Words Of Advice is a fascinating mix of material chronicling the later years of writer William S. Burroughs. The catalyst for the film was the discovery of some previously unknown footage documenting a reading Burroughs did in Copenhagen in 1983. Filmmakers Lars Movin and Steen Moller Rasmussen then added interviews and other footage to tell the story. What emerges is a compelling portrait of a man who lived life on his own terms, all the way to the end.
The film begins outside of the house Burroughs shared with longtime companion James Grauerholz in Lawrence, Kansas. This little red home certainly does not look like the domicile of such a celebrated literary outlaw. It is about as bucolic a setting as one could imagine. This was probably part of its perverse charm for Burroughs, who had lived all over the world.
We are then taken to Copenhagen, and the reading. Only excerpts are shown; the full half-hour appearance is in the extras section. But what we do see is vintage Burroughs. His vocal modulations were one of a kind, and just listening to him read his work is mesmerizing. He was there specifically to promote the just-published Cities Of The Red Night, part two of what has become known as The Last Trilogy. The accompanying titles are The Place Of Dead Roads (1981) and The Western Lands (1987).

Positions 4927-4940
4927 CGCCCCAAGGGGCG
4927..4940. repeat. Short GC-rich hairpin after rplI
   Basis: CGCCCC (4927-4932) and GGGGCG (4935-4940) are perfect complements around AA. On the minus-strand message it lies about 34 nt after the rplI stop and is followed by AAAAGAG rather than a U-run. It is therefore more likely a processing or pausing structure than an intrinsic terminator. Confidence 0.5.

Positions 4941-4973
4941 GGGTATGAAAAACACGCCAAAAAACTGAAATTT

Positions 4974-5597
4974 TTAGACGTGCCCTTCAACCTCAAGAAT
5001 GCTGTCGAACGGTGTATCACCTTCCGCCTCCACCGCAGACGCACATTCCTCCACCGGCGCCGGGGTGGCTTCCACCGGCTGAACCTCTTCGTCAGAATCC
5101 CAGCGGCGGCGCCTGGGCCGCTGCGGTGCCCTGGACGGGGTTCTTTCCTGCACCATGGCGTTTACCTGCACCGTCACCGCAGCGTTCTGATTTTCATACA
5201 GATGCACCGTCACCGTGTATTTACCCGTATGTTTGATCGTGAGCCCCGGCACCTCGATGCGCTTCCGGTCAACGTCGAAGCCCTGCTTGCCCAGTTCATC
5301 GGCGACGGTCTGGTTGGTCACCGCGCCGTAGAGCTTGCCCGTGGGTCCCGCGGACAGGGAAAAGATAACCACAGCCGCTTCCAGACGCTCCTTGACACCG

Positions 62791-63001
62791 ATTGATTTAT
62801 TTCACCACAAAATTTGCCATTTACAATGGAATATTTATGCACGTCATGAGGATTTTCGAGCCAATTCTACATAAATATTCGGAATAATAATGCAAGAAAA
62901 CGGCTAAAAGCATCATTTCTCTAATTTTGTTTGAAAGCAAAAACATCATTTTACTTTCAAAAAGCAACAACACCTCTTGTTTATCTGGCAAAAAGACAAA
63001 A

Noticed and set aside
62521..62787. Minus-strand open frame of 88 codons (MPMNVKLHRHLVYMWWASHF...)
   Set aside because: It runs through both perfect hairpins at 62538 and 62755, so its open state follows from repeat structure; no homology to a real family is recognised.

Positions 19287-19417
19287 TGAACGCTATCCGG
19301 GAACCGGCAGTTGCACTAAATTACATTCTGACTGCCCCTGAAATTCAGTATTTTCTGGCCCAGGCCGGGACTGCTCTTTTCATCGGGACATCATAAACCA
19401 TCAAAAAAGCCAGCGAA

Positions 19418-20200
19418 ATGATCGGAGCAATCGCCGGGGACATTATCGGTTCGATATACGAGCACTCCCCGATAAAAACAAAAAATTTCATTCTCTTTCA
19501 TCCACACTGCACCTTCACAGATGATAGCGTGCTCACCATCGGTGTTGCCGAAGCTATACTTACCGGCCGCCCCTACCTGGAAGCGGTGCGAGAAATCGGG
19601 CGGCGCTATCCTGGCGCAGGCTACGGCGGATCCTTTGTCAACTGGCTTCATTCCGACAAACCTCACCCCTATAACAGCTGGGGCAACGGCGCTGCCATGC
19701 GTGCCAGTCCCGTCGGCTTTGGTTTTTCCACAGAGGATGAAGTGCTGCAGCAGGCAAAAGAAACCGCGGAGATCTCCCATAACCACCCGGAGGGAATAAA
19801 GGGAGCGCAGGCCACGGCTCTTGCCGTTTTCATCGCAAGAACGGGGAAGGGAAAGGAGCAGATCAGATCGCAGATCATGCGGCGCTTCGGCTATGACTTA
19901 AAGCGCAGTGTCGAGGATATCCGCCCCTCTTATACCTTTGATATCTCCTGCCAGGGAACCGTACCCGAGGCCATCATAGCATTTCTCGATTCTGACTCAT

The bulk of Words Of Advice consists of recent interviews with friends and scholars. In addition to Grauerholz, there are recollections from John Giorno, Hal Willner, Jennie Skerl, Ann Douglas and others.
John Giorno takes us inside "The Bunker," which was Burroughs' New York City residence from the mid-'70s on. This former YMCA room seems perfect for the author. The film includes some tantalizing home movies of parties held there, featuring guests such as Steve Buscemi and Patti Smith milling about.
Speaking of home movies, Wayne Propst has some great stuff of Burroughs' legendary weapons collection. Propst was a Kansas friend, and shows some of the writer's cannons, flame-throwers, and knives. The knife Kurt Cobain gave him is outstanding, a dangerously beautiful weapon.
The DVD extras include the aforementioned full reading in Copenhagen, plus a separate interview with Ann Douglas and two short tribute films titled "One Shot I" and "II."
Words Of Advice is a solid overview of the last 20 years of William Burroughs' life, and as such is recommended.